When you were six, you performed in a recital. You don't remember arriving at the theater or returning home later; as in a dream, sometimes all you know is that you are there. Small for your age and pudgy, you felt like a rotund bloated porcupine in your silver-prickled tutu, rustling for a laughing audience, unsure of what it was you were supposed to be doing. Yet you must have known the routine, because you don't recall forgetting it, and at one point you saw yourself lying on the hard wooden floor, trying to do sit-ups. You were only six, but this much you knew: This was not ballet. You saw your mother sitting in the balcony, hands clasped in her lap, lips twisted in that awful curl. It is your first recollection of that kind of shame.
You, on the other hand, are a good mother.
When Melanie was five months old, you slipped on a patch of ice. You were coming up the front steps, baby in one arm, groceries in the other. You released the bag without thinking and landed on your back. Legs toward to the door, baby on your chest, you watched as one by one a dozen grade-A eggs rolled by your eyes, smashing on the concrete below.
Still, do you ever wonder what you would do if your child fell a hundred feet down into a well and you had only a moment to think? Would you hesitate, or would you jump in after her, knowing that even though there was plenty of water at the bottom and you probably wouldn't shatter, there was no way back up? Imagine the icy plunge; imagine the blind swiping at the dark water. If in an instant you realized that all you could do was jump and swipe and every few moments come up from the depth for air, would you still do it?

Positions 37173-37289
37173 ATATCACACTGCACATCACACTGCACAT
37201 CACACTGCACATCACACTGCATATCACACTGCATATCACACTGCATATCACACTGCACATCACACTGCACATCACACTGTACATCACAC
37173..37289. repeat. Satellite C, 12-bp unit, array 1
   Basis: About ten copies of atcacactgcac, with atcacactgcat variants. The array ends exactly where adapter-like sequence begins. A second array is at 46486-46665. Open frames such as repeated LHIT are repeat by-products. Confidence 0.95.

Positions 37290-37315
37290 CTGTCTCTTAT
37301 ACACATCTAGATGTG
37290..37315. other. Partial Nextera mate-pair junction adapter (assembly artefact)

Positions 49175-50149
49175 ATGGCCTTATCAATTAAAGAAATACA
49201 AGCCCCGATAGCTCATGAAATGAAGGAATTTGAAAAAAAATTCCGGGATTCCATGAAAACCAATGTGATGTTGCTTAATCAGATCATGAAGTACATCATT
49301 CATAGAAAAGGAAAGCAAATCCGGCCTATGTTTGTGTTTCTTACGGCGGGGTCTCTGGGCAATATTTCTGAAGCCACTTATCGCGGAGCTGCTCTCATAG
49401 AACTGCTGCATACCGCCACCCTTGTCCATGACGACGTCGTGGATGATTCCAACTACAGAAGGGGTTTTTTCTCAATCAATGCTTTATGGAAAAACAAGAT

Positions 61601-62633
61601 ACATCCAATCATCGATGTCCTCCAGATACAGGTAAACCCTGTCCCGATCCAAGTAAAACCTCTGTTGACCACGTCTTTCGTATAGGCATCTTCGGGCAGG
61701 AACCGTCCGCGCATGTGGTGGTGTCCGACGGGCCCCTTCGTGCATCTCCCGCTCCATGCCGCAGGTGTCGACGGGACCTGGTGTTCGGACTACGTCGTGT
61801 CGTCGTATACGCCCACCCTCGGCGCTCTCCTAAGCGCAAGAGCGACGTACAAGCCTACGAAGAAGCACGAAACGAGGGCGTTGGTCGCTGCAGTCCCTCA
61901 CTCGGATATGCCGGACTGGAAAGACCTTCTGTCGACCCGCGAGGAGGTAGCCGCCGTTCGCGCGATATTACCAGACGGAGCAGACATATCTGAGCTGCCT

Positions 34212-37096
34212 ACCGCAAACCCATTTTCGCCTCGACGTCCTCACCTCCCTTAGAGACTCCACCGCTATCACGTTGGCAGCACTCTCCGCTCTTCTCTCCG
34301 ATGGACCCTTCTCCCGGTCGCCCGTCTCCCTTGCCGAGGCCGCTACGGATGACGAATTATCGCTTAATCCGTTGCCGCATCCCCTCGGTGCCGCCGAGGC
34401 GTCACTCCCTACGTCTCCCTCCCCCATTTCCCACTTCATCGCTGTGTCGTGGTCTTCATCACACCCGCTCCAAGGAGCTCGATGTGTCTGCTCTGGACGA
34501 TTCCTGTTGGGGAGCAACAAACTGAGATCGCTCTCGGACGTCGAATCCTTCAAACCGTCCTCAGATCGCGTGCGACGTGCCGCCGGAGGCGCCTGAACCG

Melanie was born two months early and there were complications. For six weeks after you were released from the hospital, you made the daily trek back to watch her lying in the incubator, her hands like dots, her beet-red face as small as your fist, and gradually, like one of those old Polaroids developing before your eyes, she assumed a form you recognized. On the day you took her home, eight weeks after the hysterectomy, Sam brought home a coffee table made of chrome and mirrors. You thought that if there was a hell you'd be looking into its chasm, and you were afraid you'd see your face rising up to greet you. It was then you made your first bargain with God: You get to keep the one thing you want and he gets all the rest. But as soon as you made the agreement, you realized that God doesn't bargain and you wondered who it was with whom you'd made the deal. You made Sam take the table back to the store. Now here you are again, inching your way closer to the edge where the mirror meets your soul, wondering who will be there to catch you when you fall. If you keep your end of the bargain, will he keep his?